Donald Trump will likely become the third American president impeached by the House of Representatives. It’s a not coup, or an attempt to undo the democratic results of the 2016 election. Those are nothing more than Trump’s talking point defense.
But the spectacle being broadcast from our nation’s capital isn’t remotely close to remedy for “Treason, Bribery, or other high Crimes and Misdemeanors” envisioned by our Constitution.
Our founders would also be stunned by Trump’s demands that the whistleblower’s identity be exposed. Doing so not only violates the law, it tramples on a tradition they unanimously endorsed a decade before the Constitution was ratified.
In July, the Senate unanimously passed a resolution declaring July 30 “National Whistleblower Appreciation Day.” It aimed to ensure “that the Federal Government implements the intent of the Founding Fathers, as reflected in the legislation” enacted on that date in 1778. That law declared “the duty of all persons in the service of the United States” was to report “any misconduct, frauds or misdemeanors committed by any officers or persons in the service of these states, which may come to their knowledge.”
That’s exactly what the whistleblower believed had happened during a phone call between Trump and the Ukrainian president and the subsequent handling of the call transcript. The Trump appointees who reviewed complaint believe the whistleblower acted in good faith.
Trump and his defenders don’t see it that way. Sen. Lindsey Graham, R-South Carolina, said it seems “like a political setup.” And Trump wants everyone to believe the whistleblower is “highly partisan,” has a “conflict of interest and involvement with a Democrat Candidate” and “should be exposed and questioned properly.”
Aside from the fact that neither of them knows who the whistleblower is, any party member complaining about another person’s political bias is a classic case of the pot calling the kettle black. More to the point though, it’s a dereliction of duty when any White House or Congressional staffer witnesses serious misconduct but doesn’t report it because they want to protect their boss and/or their party.
Now Trump’s attorney has gotten into the act. In an eight-page letter explaining why he won’t cooperate, Pat Cipollone wrote the “highly partisan” House inquiry “violates fundamental fairness and constitutionally mandated due process” and “basic rights guaranteed to all Americans,” including the rights to cross-examine witnesses and call witnesses.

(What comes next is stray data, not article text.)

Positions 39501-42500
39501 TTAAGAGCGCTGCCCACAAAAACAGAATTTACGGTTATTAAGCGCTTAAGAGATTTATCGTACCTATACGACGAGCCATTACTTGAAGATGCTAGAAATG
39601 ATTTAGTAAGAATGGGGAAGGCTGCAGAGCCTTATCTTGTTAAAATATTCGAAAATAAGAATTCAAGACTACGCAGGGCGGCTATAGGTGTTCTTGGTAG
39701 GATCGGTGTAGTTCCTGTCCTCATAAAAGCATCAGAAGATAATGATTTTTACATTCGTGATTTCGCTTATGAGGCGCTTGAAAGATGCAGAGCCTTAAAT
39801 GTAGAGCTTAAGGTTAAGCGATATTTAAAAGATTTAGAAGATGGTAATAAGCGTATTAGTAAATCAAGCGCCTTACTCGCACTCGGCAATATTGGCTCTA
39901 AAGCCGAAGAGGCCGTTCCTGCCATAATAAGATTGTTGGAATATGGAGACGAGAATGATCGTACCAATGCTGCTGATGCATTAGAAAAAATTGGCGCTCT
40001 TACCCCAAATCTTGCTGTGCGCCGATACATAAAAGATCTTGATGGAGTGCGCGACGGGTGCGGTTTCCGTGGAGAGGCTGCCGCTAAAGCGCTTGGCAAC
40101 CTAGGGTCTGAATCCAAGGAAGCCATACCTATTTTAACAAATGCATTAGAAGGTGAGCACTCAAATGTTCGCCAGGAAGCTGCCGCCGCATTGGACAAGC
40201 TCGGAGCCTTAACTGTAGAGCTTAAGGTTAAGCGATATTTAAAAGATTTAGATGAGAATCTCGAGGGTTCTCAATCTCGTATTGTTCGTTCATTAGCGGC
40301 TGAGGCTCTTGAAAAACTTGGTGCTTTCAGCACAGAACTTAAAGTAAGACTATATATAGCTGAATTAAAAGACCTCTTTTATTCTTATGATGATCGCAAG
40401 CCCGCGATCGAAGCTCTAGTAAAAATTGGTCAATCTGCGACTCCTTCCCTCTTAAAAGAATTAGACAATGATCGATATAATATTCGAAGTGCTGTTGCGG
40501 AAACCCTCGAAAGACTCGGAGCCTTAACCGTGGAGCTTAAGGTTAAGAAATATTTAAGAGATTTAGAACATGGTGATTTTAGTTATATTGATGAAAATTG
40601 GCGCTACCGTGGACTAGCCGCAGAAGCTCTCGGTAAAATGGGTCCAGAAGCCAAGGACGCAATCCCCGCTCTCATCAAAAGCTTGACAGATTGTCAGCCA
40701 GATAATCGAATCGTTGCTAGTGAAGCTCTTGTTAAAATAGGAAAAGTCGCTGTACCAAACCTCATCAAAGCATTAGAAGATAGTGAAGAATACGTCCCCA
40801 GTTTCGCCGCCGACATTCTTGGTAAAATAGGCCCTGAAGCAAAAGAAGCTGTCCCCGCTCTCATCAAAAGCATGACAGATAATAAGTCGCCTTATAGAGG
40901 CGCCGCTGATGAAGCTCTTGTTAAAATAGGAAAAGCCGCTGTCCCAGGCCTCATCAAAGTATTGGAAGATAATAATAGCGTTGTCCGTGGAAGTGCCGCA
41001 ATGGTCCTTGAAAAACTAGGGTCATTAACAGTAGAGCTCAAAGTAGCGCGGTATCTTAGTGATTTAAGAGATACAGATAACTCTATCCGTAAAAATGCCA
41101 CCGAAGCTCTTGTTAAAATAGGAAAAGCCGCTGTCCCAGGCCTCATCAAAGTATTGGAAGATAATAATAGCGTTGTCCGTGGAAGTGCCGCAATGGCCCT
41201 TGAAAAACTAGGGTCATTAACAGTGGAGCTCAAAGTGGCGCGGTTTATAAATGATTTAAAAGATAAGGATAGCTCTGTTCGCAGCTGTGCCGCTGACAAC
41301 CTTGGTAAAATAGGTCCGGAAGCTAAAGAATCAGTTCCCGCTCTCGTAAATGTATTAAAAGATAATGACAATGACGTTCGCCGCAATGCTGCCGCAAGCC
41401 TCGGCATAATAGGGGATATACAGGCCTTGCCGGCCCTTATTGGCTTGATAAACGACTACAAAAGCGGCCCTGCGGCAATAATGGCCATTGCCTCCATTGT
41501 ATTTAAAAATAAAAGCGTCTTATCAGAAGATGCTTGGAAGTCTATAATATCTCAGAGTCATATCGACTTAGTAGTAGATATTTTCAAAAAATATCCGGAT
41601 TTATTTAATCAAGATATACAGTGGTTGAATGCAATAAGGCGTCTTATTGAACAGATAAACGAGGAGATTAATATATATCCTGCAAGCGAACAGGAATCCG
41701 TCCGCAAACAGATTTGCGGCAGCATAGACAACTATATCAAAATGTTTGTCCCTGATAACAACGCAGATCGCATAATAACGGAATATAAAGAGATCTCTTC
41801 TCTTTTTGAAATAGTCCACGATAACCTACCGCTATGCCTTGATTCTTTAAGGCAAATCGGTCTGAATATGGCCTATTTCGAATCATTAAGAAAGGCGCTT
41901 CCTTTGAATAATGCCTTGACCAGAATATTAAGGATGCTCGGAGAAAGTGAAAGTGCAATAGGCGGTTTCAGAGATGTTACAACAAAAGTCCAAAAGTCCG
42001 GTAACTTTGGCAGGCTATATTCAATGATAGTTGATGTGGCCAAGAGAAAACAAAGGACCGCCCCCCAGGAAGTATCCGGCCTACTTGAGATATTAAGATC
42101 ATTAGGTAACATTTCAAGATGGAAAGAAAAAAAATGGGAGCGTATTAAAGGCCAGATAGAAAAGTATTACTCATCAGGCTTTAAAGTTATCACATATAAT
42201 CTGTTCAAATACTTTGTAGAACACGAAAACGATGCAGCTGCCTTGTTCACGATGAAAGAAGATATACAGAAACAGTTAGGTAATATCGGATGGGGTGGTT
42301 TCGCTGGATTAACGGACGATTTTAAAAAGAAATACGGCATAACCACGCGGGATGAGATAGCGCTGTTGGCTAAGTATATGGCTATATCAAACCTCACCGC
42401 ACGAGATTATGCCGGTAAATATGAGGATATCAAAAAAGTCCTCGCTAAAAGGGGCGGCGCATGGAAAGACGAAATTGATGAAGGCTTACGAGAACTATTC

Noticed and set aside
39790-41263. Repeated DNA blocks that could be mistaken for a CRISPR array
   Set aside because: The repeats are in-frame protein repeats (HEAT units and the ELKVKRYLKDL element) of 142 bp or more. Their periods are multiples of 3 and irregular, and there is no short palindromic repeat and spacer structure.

That’s not a valid legal argument. The inquiry is not a trial. It’s the fact-finding stage of an investigation. If articles of impeachment are presented to the full House, their vote to impeach is like a grand jury indictment. It would be at the Senate trial that the Republican majority can ensure those basic rights are respected.
Trump won’t complain about that chamber’s partisan bias leaning his way. It won’t matter to him that senators like Graham have already failed their constitutional duty by arguing the president hasn’t done anything wrong before they’ve been presented with the full evidence.
If this were a real trial, it’s not only their party membership that would disqualify every Senator from serving on the jury. The publicity surrounding this circus has tainted everyone.
The founders didn’t ratify the impeachment clause expecting this kind of chaos could occur. Because in their day, newspapers and word of mouth were the main sources of information.
News traveled too slow to turn a constitutional crisis into daily fodder depicting two vastly different political realities as we’re seeing today.
We’d be here even if Trump had lost to Hillary Clinton in 2016. Indeed, two months before the election, Republican Congressman Mo Brooks of Alabama suggested an impeachment inquiry into her missing emails was justified. And if she refused to comply with Republican subpoenas about that, or inquiries about Uranium One and the infamous Steele dossier, that alone would have been cause to impeach her before the 2018 midterm election.
In response to Cipollone’s letter, Democrats ought to abandon the rule changes unilaterally implemented by the House Republican majority in 2015. They should ask the full house to vote on commencing with the inquiry. Once that resolution passes, they can issue their subpoenas. And if Trump refuses to comply, every member of Congress should stand by their oath to defend the Constitution, impeach him and remove him from office.
• Rich Moniak is a Juneau resident and retired civil engineer with more than 25 years of experience working in the public sector. He contributes a weekly “My Turn” to the Juneau Empire.